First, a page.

It doesn't take a big church to have a big vision. First Bible Church of Staten Island New York is proof.
With just 200 people in their congregation, they have put the gospel into 15,000 homes in just 5 weeks. Every Saturday, teams go out from the church with plastic bag door hangers containing information about their services, a Bible portion and Chick tracts. Their goal: all 135,000 homes on the entire island. Church members assemble on Thursday night to stuff the bags for the Saturday teams. A van makes the rounds of the neighborhoods where the teams are working replenishing their supply. They average 2,500 homes per Saturday.
A wall map at the church showed their progress. As a result there is a first time visitor in almost every service. Once the literature is sown in a neighborhood, it spreads. They have families attending the church from houses that have not yet been visited. They have had people saved almost every week since they started.
They order the tracts with the name of the church printed on the back cover. The tracts show up in many odd places. One man found one pinned to the bulletin board at an AA meeting and came to the church. Another first timer said he found one of their tracts while visiting Florida and looked up the church when he got home.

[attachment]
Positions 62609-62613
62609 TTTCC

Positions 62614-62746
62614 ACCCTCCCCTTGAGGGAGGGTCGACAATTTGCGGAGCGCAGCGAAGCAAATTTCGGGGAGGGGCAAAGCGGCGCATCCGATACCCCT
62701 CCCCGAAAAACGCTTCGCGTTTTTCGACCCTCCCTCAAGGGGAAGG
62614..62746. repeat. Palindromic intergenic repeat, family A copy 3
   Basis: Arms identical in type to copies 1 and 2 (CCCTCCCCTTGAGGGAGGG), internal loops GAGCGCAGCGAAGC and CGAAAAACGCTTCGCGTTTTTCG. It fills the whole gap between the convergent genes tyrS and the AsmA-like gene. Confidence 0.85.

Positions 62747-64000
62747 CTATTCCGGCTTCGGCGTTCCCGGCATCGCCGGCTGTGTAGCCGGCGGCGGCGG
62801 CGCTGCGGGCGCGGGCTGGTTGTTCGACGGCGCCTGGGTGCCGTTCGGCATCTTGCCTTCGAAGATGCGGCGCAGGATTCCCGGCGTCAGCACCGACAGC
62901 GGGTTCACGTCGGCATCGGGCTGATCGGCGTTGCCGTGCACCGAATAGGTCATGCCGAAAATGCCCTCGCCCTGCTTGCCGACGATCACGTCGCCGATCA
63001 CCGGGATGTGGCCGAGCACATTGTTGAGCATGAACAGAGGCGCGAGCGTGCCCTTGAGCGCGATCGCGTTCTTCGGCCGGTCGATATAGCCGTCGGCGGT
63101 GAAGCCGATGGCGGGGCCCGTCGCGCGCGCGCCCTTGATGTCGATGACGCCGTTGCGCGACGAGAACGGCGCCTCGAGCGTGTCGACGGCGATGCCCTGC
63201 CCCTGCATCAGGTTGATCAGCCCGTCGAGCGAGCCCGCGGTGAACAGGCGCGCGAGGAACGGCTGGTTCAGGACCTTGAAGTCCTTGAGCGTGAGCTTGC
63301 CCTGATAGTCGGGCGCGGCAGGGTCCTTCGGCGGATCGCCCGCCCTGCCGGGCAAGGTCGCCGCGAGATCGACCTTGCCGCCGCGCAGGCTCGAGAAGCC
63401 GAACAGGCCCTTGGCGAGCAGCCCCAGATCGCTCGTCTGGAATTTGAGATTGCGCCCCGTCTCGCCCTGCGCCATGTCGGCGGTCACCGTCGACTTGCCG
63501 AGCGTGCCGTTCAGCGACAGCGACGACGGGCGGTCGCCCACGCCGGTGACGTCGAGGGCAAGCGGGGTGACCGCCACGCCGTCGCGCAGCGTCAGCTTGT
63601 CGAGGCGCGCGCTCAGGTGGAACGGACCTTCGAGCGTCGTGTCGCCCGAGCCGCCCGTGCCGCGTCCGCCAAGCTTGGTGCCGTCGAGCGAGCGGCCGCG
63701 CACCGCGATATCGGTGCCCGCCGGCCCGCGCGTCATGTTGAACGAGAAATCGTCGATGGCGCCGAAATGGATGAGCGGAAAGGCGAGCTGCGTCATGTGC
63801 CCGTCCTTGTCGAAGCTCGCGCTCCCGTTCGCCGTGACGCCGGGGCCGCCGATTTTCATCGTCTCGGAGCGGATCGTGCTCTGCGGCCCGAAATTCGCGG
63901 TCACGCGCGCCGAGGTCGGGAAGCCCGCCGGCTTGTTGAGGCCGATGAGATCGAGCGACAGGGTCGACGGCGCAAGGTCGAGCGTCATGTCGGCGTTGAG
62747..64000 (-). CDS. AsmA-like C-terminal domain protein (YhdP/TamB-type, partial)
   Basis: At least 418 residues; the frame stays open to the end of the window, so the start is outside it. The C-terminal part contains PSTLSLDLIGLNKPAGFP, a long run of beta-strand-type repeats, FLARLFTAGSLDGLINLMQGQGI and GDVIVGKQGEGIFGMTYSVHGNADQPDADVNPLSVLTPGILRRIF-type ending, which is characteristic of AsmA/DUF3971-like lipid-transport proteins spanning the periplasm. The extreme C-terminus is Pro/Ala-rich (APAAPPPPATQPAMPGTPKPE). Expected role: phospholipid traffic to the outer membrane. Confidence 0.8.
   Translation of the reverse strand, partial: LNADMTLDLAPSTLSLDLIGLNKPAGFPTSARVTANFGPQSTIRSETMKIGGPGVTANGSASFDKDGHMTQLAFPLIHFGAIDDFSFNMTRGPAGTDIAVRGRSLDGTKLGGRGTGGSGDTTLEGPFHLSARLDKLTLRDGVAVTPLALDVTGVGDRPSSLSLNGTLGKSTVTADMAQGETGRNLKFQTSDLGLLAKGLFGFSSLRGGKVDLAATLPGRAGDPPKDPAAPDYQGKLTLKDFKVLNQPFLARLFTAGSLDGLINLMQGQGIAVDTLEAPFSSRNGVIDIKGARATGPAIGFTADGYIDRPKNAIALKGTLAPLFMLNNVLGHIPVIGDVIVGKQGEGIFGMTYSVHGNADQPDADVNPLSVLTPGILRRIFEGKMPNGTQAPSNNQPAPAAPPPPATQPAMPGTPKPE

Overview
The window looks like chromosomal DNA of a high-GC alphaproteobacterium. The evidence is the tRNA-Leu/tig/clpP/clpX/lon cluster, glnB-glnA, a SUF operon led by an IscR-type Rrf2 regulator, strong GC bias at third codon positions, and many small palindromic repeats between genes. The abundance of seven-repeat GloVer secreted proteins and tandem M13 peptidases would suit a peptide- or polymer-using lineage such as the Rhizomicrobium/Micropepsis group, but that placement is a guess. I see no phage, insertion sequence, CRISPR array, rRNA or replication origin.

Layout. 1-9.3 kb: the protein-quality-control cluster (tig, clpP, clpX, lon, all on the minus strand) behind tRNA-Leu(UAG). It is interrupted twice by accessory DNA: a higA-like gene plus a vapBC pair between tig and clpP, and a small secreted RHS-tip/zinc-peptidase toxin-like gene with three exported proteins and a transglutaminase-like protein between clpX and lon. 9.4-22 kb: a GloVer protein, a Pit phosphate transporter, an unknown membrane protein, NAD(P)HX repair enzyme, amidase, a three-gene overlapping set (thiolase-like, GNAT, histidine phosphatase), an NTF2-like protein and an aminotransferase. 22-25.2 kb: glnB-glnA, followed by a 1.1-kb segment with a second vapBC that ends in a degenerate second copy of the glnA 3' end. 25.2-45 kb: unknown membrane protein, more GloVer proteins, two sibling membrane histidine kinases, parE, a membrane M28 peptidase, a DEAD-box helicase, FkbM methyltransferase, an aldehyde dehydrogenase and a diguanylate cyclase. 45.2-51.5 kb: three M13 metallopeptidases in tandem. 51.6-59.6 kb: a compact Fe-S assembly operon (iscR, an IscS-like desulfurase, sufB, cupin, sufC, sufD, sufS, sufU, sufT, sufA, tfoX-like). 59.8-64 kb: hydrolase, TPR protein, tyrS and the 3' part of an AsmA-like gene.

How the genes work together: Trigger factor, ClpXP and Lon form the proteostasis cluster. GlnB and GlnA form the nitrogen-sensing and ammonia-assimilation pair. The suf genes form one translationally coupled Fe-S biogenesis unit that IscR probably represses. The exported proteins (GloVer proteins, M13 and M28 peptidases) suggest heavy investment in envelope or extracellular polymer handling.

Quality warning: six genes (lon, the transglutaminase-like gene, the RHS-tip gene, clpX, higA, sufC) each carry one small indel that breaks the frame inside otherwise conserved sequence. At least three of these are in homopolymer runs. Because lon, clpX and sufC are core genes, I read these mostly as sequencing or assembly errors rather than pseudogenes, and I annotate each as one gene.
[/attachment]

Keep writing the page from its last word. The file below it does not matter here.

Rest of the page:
The program has inspired the personal use of the tracts beyond just the Saturday visitation. One man works in New York City and used to catch a cab between his job and the ferry. He decided to walk instead, and pass tracts to people on the street. He carries a variety of foreign language tracts and finds that it is easy to get someone to take a tract if it is in their native tongue.
The church runs a bookstore which stocks literature in 60 different languages because of the many different groups in New York. Not all of the responses have been positive because the area is heavily Roman Catholic. But they don't mind being considered "extreme" because they have a reputation in the community for being a church that teaches the Word of God.
"When we have covered all the homes on the island, we'll just start over again," says Pastor Mike Veach.